Court throws out lawsuit by union aimed to force Catholic hospital system to provide abortions; Renewal room may help prevent nurse burnout;

News From Around the Web

> Patients with severe cases of kidney stones are 26 percent less likely to receive timely treatment when they're admitted to the hospital on the weekend, according to a new report published in the Journal of Urology. Study abstract

> A federal court has thrown out a lawsuit from the American Civil Liberties Union that aimed to force Trinity Health Corporation, a Catholic hospital system that operates 86 facilities in 21 states, to provide abortions, The Washington Times reports. Article

> To help prevent nurse burnout, Cancer Treatment Centers of America at Midwestern Regional Medical Center in suburban Chicago has set up a renewal room where oncology nurses can collect their thoughts during difficult situations. The room has a massage chair, yoga mat, CDs and other relaxation methods, according to Advance Healthcare Network. Article

Health Finance News

> Big healthcare mergers, like the proposed deal between Advocate Health Care and NorthShore University HealthSystem in Chicago, face intense federal scrutiny. But regulators often ignore smaller deals involving hospitals and physician groups that over time create entities that dominate local or regional markets, The New York Times reports. Article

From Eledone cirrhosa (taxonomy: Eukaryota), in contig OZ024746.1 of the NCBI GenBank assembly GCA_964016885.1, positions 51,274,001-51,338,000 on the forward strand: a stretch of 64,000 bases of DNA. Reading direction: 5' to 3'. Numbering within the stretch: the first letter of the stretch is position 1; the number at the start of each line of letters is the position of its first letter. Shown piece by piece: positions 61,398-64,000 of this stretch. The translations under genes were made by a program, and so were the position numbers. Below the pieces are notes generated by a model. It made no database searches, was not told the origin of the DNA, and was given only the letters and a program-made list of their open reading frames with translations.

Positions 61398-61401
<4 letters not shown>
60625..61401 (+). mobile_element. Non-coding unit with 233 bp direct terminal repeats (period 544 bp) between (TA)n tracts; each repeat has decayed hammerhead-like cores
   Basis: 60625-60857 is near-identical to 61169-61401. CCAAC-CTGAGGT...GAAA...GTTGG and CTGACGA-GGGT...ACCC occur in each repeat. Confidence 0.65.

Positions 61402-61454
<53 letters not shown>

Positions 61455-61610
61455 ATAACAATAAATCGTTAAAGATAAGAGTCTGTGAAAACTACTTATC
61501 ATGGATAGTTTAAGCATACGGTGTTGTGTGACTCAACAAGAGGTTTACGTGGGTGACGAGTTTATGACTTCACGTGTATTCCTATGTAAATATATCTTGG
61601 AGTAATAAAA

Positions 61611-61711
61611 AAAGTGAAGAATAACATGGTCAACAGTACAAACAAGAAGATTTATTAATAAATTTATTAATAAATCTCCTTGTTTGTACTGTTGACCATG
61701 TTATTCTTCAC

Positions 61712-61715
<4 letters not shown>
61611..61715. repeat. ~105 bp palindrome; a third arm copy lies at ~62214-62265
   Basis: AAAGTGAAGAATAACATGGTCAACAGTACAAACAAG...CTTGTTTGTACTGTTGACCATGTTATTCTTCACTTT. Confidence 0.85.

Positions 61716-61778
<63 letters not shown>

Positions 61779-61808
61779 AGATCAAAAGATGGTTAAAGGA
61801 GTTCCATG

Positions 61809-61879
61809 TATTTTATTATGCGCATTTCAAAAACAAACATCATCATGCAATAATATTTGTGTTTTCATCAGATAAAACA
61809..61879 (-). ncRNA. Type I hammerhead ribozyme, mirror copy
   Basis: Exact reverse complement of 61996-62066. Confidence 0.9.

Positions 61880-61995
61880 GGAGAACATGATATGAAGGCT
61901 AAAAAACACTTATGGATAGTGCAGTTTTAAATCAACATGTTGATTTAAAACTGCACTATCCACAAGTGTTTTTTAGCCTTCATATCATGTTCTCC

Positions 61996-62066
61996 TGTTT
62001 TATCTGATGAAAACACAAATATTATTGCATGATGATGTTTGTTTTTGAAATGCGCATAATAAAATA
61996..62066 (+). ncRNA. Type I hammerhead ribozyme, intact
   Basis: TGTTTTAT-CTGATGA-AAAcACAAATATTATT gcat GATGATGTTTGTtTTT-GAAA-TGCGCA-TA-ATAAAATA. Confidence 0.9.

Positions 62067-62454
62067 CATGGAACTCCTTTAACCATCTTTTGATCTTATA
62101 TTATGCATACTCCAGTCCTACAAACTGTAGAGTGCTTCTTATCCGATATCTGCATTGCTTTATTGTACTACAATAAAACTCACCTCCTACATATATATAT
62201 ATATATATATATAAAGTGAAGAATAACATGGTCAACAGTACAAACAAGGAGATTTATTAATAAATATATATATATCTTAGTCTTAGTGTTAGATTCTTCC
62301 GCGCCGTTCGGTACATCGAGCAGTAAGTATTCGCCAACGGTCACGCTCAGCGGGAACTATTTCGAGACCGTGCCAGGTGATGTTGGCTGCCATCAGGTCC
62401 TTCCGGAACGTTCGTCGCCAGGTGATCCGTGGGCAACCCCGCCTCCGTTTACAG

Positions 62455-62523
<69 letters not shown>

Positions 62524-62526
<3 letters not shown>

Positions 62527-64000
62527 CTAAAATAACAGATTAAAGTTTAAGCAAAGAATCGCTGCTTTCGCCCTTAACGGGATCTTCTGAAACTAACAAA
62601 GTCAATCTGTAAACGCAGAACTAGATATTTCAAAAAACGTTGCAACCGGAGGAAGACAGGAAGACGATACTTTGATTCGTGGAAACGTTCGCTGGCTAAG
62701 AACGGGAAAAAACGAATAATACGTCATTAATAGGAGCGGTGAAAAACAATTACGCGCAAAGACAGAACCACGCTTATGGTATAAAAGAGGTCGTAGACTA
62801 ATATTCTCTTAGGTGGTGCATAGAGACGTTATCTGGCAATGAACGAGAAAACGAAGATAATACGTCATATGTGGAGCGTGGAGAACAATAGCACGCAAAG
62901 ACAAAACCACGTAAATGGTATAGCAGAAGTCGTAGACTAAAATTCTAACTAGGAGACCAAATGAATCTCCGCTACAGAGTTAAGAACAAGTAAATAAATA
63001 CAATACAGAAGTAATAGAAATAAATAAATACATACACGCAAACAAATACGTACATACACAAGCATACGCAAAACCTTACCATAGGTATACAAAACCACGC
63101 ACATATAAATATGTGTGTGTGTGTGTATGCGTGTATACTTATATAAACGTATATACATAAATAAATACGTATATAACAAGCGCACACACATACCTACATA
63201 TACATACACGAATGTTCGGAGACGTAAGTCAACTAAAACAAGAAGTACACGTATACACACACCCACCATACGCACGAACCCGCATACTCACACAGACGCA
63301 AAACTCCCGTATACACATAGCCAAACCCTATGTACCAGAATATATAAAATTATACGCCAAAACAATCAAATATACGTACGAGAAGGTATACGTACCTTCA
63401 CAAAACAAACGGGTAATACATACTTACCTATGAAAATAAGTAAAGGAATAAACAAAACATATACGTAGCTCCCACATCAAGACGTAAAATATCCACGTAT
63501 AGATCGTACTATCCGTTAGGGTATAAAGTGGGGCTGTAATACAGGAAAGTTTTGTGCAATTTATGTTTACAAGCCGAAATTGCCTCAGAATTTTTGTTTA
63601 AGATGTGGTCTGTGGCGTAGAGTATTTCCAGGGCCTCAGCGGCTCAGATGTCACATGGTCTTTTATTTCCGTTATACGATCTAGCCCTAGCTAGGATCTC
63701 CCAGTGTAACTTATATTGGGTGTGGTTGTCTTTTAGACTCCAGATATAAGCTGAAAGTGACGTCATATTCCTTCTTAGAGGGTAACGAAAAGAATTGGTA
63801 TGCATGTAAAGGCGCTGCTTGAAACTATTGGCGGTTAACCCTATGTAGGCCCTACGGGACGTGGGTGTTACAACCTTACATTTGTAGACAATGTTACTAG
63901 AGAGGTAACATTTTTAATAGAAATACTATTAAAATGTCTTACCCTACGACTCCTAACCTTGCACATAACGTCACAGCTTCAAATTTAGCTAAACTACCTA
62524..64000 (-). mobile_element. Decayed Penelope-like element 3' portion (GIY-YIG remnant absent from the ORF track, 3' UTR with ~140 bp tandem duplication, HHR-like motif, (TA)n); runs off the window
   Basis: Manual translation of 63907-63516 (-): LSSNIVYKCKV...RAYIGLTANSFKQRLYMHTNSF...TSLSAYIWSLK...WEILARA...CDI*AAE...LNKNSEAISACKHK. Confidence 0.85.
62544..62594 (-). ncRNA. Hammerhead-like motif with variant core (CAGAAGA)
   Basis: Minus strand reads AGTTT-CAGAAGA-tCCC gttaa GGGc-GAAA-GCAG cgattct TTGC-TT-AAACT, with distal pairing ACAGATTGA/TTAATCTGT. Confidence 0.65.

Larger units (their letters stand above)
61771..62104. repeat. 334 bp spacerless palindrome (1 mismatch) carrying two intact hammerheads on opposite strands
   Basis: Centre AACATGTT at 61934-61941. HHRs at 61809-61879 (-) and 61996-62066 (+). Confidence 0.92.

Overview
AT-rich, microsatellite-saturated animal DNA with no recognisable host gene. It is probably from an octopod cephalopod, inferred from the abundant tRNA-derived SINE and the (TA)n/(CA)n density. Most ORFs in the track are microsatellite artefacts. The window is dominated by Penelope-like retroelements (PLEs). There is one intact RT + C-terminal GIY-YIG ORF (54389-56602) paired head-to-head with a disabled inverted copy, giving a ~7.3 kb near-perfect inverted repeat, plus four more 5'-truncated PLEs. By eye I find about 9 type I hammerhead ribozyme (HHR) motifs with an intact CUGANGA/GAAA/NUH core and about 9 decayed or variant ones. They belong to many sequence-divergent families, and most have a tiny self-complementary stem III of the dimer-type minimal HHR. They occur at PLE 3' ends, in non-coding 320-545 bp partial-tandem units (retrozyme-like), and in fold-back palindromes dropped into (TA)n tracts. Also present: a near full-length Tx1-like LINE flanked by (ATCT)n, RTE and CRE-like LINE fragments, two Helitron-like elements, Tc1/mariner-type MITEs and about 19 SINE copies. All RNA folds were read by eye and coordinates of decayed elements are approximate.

> As healthcare transitions from its traditional fee-for-service model to a value-based system, non-profit hospital trustees must overcome their aversion to the short-term high cost and risk of focusing on population health management, argues a commentary published in JAMA. Article

And Finally... Staying power. Article

Suggested Articles

The profit margins and management of Community Health Group raise questions about oversight of managed care insurers.

Financial experts are warning practices about the pitfalls of promoting medical credit cards to their patients.

A proposed rule issued by HHS on Tuesday would expand short-term coverage, a move Seema Verma said will have "virtually no impact" on ACA premiums.